Perversely, this essential skill is not taught to learners...
In the following scenario, an untrained, inexperienced driver and an experienced, trained driver head over a crest on the highway, in the wet, in identical vehicles. Over the crest there is an obstacle blocking the road. It can be anything you really would not like to hit – a crash between two vehicles, a broken-down truck, a drunk pedestrian or a cow in the middle of your lane. When the problem becomes visible to the drivers, it is 70 metres away.
Let’s see how the two very different drivers deal with the same physical situation.
Driver One is untrained and drives with the cruise control set to the prevailing highway speed limit, 100km/h. He sees the truck, takes one second to react and slams the brakes. Result? Not good. He crashes into the obstacle at 50km/h.
Driver Two is experienced and trained. He identifies the crest as a potential hazard. So he ‘switches on’ mentally. Identifying what’s over the crest becomes a strong priority. (This is the benefit of experience.) One cannot see beyond a crest, therefore adaptation is required. So he makes a conscious decision based on intelligent assessment. No advanced skill or particular coordination is required.
Driver two applies these kinds of assessments dozens of times daily, so this is not a panic response; it is an automatic one. He probably does it without thinking consciously. It is not a complex or highly evolved reaction. He merely lifts off the throttle. Gravity and rolling resistance kicks in. The car’s speed drops to 90km/h.
While all this is going on, driver two does something else. This is where driver two benefits from his post-license driver training (what some people call advanced driver training): all he does is move his right foot across and makes light contact with the brake pedal. He does not brake; he just gets his foot over there in case he needs to brake later, over the crest, and it really cuts his reaction time. It’s another non-panic-type response, more of an ‘insurance’ move. And not one requiring much in the way of advanced motor skills either.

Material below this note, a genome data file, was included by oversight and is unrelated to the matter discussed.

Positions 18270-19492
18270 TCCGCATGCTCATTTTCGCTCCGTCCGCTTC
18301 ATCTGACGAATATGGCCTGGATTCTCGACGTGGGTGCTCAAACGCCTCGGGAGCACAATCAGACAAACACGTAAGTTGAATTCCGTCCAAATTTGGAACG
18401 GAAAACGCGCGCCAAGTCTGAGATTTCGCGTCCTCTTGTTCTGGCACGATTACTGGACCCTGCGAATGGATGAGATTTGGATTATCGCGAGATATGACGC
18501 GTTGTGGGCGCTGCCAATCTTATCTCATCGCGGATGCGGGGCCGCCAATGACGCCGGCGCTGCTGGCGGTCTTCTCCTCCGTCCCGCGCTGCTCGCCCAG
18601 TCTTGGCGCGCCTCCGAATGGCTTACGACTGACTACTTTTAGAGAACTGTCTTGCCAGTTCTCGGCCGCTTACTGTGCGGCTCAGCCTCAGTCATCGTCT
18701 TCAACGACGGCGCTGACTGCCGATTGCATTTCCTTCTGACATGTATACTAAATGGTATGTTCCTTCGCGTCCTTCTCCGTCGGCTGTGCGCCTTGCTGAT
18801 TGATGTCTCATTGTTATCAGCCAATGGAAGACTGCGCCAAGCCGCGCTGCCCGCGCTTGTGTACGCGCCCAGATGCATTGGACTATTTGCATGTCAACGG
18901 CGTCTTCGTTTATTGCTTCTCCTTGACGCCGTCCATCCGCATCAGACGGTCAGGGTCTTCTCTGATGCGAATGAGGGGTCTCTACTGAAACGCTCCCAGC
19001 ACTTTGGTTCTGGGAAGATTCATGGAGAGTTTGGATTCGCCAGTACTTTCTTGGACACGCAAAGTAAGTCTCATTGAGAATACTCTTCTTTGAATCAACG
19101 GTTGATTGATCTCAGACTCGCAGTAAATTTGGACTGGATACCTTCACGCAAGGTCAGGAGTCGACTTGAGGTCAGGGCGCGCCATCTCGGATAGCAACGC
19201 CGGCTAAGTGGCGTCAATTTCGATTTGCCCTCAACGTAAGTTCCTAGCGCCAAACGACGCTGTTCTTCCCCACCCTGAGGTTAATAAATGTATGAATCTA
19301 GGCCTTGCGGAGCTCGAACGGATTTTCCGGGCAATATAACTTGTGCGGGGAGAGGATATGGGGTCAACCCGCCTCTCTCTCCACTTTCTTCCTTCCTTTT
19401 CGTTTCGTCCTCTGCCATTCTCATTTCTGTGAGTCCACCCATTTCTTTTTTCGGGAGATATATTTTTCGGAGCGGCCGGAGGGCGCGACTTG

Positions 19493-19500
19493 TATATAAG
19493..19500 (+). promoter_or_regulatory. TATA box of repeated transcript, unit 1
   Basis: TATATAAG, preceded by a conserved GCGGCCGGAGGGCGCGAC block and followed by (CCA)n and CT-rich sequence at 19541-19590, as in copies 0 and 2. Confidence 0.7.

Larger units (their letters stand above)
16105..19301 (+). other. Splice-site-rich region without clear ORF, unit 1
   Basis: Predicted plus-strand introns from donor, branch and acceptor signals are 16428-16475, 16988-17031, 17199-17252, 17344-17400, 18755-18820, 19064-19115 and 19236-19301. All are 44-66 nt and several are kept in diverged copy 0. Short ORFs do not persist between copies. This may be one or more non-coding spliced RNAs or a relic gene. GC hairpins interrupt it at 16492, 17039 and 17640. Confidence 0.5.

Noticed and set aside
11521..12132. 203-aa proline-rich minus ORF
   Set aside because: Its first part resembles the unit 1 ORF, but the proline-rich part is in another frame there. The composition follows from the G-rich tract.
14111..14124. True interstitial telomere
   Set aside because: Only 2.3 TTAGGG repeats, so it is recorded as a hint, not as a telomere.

This simple adaptation shaves a quarter of a second from his reaction time. But it pays off. A quarter of a second at 90 kays shaves 6.25metres – more than a car length – from the stop. His ‘advanced’ training also means the seat is adjusted properly and his hands are on the wheel in the right places, at nine and three o’clock, which will be vital to swerving and maintaining control if an emergency response is required. Luckily, he doesn’t have to – as a result of getting it all right he misses the truck by six metres. That’s a lot of daylight, compared with driver one’s reaction – if that’s the right word – to the same situation.
(Physics laureates take note of the assumptions used in support of the example: This example uses a one-second reaction time for Driver One, a 0.75-second reaction time for Driver Two, the saving a result of Driver Two’s foot already being in contact with the brake. Brakes comprise a 0.7G emergency stop, notionally in the wet, under full ABS brake activation. We also assume both cars have ABS brakes.)
Human beings are not naturally proficient at stopping cars. Nor does the licensing process involve training on emergency stopping. Sadly, the first time most drivers experience an emergency stop is during an actual emergency. (You’d be rightly miffed if that was Qantas’s pilot-training policy…)
Back when rear disc brakes were considered cutting-edge brake technology, the human element was easily braking’s weakest link. An untrained panic stop meant the driver lost control of the braking process and Isaac Newton took over. Not good, since he’s been dead almost three centuries.
Much work has gone into sidelining human frailty from the braking process. Today it’s doubtful any of racing’s top guns could out-brake the technology built into a modern, well-specified car.
Braking’s three key crash-avoidance advances (aside from the continuous improvements in tyres) are:
ABS (anti-lock brakes): Some think it cuts stopping distance. It doesn’t – It allows the driver to retain steering control during an emergency stop. Since you can’t steer with wheels that have locked, ABS senses lock, then releases the brake pressure briefly, allowing the wheel to turn a little before ramping the pressure back up. The theory is, you can therefore brake hard and steer around that drunk pedestrian in the middle of the road without practicing emergency stops every second day. Sadly, a worrying proportion of drivers fear a malfunction has occurred the first time they feel ABS’s trademark lock-release-lock-release ‘chatter’ underfoot.
EBD (Electronic Brakeforce Distribution): In the bad old days, cars had pressure-limiting ‘proportioning’ valves running to the rear wheels. This limited the amount of braking the rears could do (bad) but ensured it was the fronts that locked first (good; prevented much brake-inspired pirouetting). EBD adds extra deceleration to the braking process by ensuring the rear brakes work as hard as they possibly can during every emergency stop.
EBA (Emergency Brake Assist): Some people just don’t punt the brake pedal hard enough, soon enough, when the chips are down. EBA senses a panic-style pedal press, and quickly ramps the brake pressure to achieve maximum deceleration early. The resulting fast, flat-chat brake application potentially slashes car lengths from the stop.